How did the field react to the proposal?

A sizeable population in computer science thinks that this is not our problem. But while that perspective was common ten years ago, I hear it less and less these days. They more had an issue with the mechanism. A worry was that papers might be unfairly rejected because an author and reviewer might disagree over the idea of a negative impact. But we’re moving towards a more iterative, dialogue-based process of review, and authors would need to cite rigorous reasons for their concerns, so I don’t think that should be much of a worry. If a few papers get rejected and resubmitted six months later and, as a result, our field has an arc of innovation towards positive impact, then I’m not too worried. Another critique was that it’s so hard to predict impacts that we shouldn’t even try. We all agree it’s hard and that we’re going to miss tonnes of them, but even if we catch just 1% or 5%, it’s worth it.

How can computer scientists go about predicting possible negative effects?

Computer science has been sloppy about how it understands and communicates the impacts of its work, because we haven’t been trained to think about these kinds of things. It’s like a medical study that says, “Look, we cured 1,000 people”, but doesn’t mention that it caused a new disease in 500 of them. But social scientists can really advance our understanding of how innovations impact the world, and we’re going to need to engage with them to execute our proposal. There are some more difficult cases to consider — for instance, in the theory papers that are far from practice. We need to be saying, based on existing evidence, what is the confidence that a given innovation will have a side effect? And if it’s above a certain threshold, we need to talk about it.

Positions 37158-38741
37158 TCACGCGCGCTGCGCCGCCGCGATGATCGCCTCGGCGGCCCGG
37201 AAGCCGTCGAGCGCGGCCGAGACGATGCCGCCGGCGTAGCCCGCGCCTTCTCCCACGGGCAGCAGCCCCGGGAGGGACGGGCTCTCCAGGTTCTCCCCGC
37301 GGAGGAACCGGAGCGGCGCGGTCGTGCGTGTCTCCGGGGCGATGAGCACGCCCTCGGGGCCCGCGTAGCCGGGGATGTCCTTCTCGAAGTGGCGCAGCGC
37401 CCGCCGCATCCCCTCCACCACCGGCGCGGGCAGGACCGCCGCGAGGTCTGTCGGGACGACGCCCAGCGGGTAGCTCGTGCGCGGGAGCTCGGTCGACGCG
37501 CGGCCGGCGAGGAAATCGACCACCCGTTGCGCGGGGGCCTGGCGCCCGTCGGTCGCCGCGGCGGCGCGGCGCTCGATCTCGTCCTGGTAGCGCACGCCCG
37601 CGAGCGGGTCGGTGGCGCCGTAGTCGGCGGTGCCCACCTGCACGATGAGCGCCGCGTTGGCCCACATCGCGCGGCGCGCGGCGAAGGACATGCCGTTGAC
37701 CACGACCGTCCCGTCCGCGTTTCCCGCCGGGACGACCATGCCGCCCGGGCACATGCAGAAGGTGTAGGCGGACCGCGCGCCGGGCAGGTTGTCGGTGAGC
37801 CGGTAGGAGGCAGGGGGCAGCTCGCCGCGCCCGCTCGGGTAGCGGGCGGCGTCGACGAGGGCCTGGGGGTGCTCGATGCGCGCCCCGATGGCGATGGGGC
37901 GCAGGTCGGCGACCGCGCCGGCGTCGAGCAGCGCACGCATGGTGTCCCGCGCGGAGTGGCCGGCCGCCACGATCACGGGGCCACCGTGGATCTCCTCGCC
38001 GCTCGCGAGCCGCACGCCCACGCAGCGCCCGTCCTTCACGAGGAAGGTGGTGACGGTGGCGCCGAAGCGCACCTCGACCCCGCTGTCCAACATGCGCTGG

What happens now? Are peer reviewers going to start doing this?

We believe that in most cases, no changes are necessary for any peer reviewers to adopt our recommendations — it is already in their existing mandate to ensure intellectual rigour in all parts of the paper. It’s just dramatically underused. So researchers can begin to implement it immediately. But a team from the FCA is also working on more top-down ways of getting reviewers across the field to adopt the proposal, and we hope to have an announcement on this front shortly.

A lot of private technology companies do research that isn’t published in academic outlets. How will you reach them?

Then, the gatekeepers are the press, and it’s up to them to ask what the negative impacts of the technology are. A couple of months after we released our post, Google came out with its AI principles for research, and we were really heartened to see that those principles echo a tonne of what we put in the post.

If the peer-review policy only prompts authors to discuss negative consequences, how will it improve society?

Disclosing negative impacts is not just an end in itself, but a public statement of new problems that need to be solved. We need to bend the incentives in computer science towards making the net impact of innovations positive. When we retire will we tell our grandchildren, like those in the oil and gas industry: “We were just developing products and doing what we were told”? Or can we be the generation that finally took the reins on computing innovation and guided it towards positive impact?